On the other hand, you can make this a community project and get locals more involved. You could recruit local art teachers and graphic design professors to volunteer after school with younger children. This is a great way to inspire young artists. Since they’ll have time with educators to help them develop a plan they’ll be able to get a lot more out of the experience too.
Another idea is to host a “design-a-thon.” Set up a space where people can hang out for a set amount of time, say 24 or 48 hours. Ask them to knock out a design within the time limit. Sometimes pressure yields great creativity!
Publicize Your Logo Design Contest
Your publicity plan has two phases. The first is to let potential participants know it’s happening and encourage them to enter. The second is to build “buzz” and excitement amongst the community at large.
Start with social media. Create a hashtag to go along with your contest and link to your complete instructions for entering. You might pay to promote your social media posts, targeting just the geographic area and groups of people you want to participate. Ask community partners to post, too. For example, go to local art teachers or Meetups, and enlist their help.
You can also pitch your local newspapers, magazines, and television news programs. Remember to allow plenty of lead time. If you do not know how to write a professional press release and pitch, hire someone to help. The media will likely only respond to professional requests.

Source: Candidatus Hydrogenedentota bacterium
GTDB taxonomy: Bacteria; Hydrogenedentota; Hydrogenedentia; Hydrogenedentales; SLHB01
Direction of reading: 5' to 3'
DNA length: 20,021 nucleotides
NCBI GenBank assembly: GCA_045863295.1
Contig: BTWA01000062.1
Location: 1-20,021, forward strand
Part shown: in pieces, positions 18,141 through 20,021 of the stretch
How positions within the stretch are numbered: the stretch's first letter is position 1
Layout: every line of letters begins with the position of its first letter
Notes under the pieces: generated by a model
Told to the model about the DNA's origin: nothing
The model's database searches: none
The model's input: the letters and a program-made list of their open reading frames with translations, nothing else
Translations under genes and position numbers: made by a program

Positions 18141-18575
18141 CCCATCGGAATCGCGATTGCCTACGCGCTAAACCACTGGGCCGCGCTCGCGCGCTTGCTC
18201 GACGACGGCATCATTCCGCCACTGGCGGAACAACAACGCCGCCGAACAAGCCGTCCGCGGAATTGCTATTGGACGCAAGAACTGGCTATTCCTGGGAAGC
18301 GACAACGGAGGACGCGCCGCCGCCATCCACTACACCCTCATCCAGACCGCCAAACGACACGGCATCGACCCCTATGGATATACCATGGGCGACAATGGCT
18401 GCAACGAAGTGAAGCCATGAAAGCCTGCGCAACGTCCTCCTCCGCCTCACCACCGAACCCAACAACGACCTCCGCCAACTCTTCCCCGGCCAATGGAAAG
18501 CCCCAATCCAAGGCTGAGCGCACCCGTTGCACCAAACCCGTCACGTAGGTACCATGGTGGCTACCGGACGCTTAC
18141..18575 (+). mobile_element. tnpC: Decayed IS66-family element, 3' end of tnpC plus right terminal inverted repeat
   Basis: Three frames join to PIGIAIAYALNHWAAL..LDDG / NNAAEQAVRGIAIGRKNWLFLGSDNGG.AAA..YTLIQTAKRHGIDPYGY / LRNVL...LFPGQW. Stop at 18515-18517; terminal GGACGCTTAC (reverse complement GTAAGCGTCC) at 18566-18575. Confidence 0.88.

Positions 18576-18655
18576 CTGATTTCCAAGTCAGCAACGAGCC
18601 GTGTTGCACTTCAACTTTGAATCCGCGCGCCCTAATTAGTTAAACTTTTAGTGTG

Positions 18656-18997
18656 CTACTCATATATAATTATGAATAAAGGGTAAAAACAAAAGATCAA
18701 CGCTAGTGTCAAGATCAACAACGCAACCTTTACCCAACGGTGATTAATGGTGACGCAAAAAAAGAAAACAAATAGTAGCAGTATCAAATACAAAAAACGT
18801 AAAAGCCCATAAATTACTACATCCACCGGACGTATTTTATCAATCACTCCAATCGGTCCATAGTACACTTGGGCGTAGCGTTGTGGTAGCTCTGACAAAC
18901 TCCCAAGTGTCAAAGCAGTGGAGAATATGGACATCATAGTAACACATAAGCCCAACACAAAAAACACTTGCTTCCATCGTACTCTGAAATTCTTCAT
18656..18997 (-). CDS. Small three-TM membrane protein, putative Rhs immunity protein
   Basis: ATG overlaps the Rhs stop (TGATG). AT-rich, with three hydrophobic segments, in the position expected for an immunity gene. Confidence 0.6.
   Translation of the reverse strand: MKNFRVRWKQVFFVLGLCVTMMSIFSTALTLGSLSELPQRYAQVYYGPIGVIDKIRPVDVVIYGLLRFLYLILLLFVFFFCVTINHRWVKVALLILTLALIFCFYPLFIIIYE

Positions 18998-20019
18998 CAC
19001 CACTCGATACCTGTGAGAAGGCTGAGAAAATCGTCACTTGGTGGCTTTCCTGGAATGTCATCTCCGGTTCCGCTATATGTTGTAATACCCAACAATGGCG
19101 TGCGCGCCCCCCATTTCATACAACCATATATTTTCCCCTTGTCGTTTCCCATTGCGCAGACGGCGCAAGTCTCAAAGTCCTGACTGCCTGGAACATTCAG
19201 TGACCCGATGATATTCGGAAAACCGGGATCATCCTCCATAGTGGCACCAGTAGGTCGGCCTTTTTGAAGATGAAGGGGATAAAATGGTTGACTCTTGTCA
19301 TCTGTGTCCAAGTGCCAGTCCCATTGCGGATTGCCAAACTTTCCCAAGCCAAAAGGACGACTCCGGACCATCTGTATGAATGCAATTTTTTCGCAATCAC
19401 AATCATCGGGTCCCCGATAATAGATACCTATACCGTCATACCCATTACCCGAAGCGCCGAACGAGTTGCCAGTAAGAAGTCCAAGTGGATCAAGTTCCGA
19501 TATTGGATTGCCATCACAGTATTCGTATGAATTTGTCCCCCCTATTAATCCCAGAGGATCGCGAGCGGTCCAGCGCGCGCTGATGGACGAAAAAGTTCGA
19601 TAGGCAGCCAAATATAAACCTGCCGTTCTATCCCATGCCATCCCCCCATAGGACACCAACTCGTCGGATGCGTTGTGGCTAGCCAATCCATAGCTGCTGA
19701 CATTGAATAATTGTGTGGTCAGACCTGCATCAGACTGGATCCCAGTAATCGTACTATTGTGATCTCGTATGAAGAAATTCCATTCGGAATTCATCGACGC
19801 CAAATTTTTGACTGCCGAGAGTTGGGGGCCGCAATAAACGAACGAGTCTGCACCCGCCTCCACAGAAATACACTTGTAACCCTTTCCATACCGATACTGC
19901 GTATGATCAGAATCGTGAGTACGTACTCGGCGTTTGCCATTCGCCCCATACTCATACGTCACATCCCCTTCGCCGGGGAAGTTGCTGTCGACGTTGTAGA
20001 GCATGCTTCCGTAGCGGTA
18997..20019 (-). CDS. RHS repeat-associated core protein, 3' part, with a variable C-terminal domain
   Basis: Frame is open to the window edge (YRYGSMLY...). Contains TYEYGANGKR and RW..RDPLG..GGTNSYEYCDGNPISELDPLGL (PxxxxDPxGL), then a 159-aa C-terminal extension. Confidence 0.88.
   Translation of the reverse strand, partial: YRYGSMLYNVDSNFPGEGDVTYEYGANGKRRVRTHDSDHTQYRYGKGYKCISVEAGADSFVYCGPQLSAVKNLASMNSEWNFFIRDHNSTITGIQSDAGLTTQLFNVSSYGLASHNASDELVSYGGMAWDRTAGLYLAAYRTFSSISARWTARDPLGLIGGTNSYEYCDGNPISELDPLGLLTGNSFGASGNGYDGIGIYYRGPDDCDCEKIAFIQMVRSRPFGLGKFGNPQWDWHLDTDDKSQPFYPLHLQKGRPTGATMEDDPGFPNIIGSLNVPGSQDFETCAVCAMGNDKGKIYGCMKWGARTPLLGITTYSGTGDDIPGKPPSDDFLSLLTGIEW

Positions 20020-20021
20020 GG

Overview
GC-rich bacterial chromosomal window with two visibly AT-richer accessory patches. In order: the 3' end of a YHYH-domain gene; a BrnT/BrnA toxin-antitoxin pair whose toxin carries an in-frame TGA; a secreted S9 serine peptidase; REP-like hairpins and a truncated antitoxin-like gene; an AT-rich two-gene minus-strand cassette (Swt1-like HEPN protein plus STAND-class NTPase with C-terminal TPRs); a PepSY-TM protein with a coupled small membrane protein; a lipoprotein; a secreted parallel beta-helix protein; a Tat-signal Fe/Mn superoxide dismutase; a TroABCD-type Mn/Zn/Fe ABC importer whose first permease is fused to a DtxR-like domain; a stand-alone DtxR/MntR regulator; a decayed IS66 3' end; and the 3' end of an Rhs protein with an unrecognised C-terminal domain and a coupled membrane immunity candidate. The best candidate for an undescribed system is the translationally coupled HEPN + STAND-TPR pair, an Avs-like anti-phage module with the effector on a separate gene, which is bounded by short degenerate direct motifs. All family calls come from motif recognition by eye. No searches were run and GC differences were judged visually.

Be sure to mention what the prizes will be. Many companies and organizations that hold contests like these offer monetary prizes. The Illinois State Police, for instance, offered a $500 reward for first place in a logo design contest. Tickets to an event like the Chippewa Oktoberfest can also motivate participation. But remember, many people will participate out of pride in their art and the desire for recognition. You should certainly reward them, but the reward may not be the primary motivator.
Picking a Winner
Sometimes picking a winner isn’t hard but other times first, second, and third place might be hard to choose from. In this case, you have a few options.
- Run a poll online.
- Ask Facebook and Twitter users to like or retweet their favorite.
- Let the public vote in person at an event.
- Invite a panel of judges to choose.
- Simply pick the one that best reflects your brand.
But what if you don’t find that any of the submissions are what you’re looking for? In this instance, the decision will be even harder but you do have some options.
You could, for instance, pick your favorite logo then take it to a professional graphic designer who can tweak it to meet your standards. Just be clear and honest with the winner that that’s your plan.
Alternatively, you could extend the due date. This would give contestants more time to create a more sophisticated entry. Consider tightening or loosening the reins on what you’re looking for in the logo. Either way changing the guidelines could help the quality of the submissions.
Creating a new logo or revamping an old one can make for a fun and exciting contest. It’s a great way to promote your business and connect with your community. Remember to contact us once you find the logo you’ve been looking for. Logos@work can put your new and improved logo on just about anything!